At the emperor’s command, House Atreides is to replace House Harkonnen as the planet’s resident guardian. Arakis is also home to a desert tribe of fierce warriors with radiant blue eyes, named Fremen, and a species of gigantic worms, thousands of feet long, burrowed beneath its surface. The worms can detect even the softest footfalls above, ready to devour.  

On arrival, House Atreides is ensnared in a geopolitical chess game of power plays, betrayals and palace intrigue. But the real story is the evolution of young Paul, his mother’s son, who possesses some of her supreme mental and magically intuitive abilities, developed from her years in the Bene Gesserit sisterhood, an ancient alliance of women warriors led by Mother Gaius Helen Mohaim (Charlotte Rampling, excellent). An early scene between Rampling and Chalamet involving a test of the youth’s fortitude ranks amongst the film’s best. 

Both the Bene Gesserit and the Fremen believe that Paul may be a prophetic messiah. Is he the promised “kwisatz haderach,” whom the Bene Gesserit have long awaited? Or will he fulfill his legacy as “Muad’Dib,” savior to the oppressed Fremen, including warrior Stilgar (Javier Bardem) and tough Chani (Zendaya), a frequent visitor in Paul’s dreams? Any of this sound familiar? If so, it may be because Herbert’s biblical savior theme regarding “the one” became a science fiction trope everywhere from Star Warsto The Matrix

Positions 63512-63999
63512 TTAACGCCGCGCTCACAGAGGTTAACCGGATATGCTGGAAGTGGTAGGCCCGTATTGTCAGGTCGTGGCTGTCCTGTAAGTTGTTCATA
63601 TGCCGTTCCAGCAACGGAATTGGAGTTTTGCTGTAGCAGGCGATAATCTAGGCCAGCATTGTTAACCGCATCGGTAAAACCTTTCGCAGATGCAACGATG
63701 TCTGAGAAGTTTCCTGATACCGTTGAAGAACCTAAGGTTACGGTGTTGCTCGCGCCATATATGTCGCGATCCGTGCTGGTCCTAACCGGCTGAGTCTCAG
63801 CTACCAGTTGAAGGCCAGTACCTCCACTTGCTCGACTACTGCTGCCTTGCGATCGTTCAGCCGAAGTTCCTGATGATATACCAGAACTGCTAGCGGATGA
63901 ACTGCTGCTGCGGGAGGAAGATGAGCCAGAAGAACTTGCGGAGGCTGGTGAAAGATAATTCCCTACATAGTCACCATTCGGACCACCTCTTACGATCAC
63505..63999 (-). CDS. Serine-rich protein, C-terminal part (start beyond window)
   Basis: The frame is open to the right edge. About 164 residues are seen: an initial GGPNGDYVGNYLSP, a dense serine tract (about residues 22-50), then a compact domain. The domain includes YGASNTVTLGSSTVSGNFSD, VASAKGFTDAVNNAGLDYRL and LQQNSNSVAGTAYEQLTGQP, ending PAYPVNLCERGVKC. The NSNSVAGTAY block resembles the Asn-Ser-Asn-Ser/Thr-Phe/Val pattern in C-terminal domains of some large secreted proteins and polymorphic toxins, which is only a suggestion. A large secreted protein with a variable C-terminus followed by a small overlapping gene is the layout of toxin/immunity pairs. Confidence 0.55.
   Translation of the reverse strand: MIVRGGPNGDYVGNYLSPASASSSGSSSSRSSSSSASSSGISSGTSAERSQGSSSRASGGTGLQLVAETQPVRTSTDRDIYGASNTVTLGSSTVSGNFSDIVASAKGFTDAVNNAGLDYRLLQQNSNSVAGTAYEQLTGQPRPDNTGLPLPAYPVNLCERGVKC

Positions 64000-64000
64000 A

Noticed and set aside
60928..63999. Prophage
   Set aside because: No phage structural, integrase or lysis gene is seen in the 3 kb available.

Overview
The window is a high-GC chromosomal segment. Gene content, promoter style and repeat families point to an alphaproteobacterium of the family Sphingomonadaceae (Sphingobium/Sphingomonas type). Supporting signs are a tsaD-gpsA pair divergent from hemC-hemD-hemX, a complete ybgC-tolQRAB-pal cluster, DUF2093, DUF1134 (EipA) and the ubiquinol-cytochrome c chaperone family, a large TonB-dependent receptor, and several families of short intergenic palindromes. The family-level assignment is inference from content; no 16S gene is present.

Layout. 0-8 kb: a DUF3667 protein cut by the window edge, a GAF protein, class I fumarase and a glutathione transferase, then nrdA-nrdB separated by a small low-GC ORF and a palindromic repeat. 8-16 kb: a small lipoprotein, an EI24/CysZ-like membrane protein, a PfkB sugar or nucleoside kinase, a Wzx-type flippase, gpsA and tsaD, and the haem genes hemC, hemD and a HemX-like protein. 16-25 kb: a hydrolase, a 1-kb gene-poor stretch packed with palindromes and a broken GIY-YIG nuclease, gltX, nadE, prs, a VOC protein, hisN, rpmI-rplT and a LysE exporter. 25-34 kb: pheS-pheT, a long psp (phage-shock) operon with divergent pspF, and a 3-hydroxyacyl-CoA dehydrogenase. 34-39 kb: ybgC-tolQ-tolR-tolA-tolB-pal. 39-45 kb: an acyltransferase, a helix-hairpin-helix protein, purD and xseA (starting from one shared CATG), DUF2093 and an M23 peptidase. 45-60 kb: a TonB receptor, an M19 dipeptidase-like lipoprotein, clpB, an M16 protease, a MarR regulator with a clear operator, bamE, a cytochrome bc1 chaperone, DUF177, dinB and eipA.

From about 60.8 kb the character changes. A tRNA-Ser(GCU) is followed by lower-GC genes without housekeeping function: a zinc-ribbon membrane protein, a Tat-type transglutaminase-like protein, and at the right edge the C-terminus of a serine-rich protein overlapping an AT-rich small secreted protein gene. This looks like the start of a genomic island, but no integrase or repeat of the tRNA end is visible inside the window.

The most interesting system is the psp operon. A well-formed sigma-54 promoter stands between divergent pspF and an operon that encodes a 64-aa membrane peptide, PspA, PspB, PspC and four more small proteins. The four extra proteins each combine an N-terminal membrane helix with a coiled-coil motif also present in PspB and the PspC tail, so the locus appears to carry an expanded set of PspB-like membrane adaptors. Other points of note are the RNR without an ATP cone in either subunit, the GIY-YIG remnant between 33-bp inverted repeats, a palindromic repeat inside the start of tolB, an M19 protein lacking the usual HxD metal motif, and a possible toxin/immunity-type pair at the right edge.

Despite its share of good moments, this Dune isn’t fun and is a chore to sit through due to its sluggish pace and failure to dramatize many genuine personal dynamics between its characters; it does not offer much humanity or inspire empathy in their struggles (despite excessive crying from the cast). Perhaps once you get past the density of its plot and idiomatic colloquialism, which are impressively intricate, the people are rather beside the point. When compared to Lynch’s maligned version, perhaps similarly detached yet deploying voiceover via internal monologues to bring us closer to characters’ thoughts and feelings, this version seems lifelessly inert.

And with actors this accomplished—who have all been great elsewhere—it seems an issue with the source. Only Jason Momoa, as Atreides military tactician and trusted soldier Duncan Idaho, appears to be having any fun. Designed as a two-part picture, this version ends before the critical final act, depriving us of Paul’s ascension and fulfillment of his destiny, and that was a dramatic mistake that takes the wind out of the story. 

Chalamet, whose best film performance remains his Oscar-nominated (and he should have won) work in 2017’s Call Me by Your Name, is a serviceable Paul Atreides. He’s fine in scenes of youthful awakening but lacks authority (as in The King) as a warrior and budding messiah. Throughout Dune, trading on his movie star charisma in closeup, he remains the very contemporary looking and sounding young actor we have come to know; there seems little stylistic distinction in this portrait. He taps into vulnerability on cue but is less effective at conveying Paul’s emerging stature. He is committed and acceptable, if not quite memorable. 

Many will admire this version’s ambitious production design (including an insectoid-looking spacecraft designed with dragonfly wings) and handsome widescreen cinematography courtesy of Greig Fraser. The electronic score, by the great Hans Zimmer, feels both thumpingly powerful and somewhat grating, particularly in its use of choral wailing on Arakis, which we have heard before in other films. 

Dune is being released simultaneously in theaters and on HBO Max, and it must be seen in IMAX or Dolby Cinema to experience its wholly immersive aesthetic.

2 1/2 stars.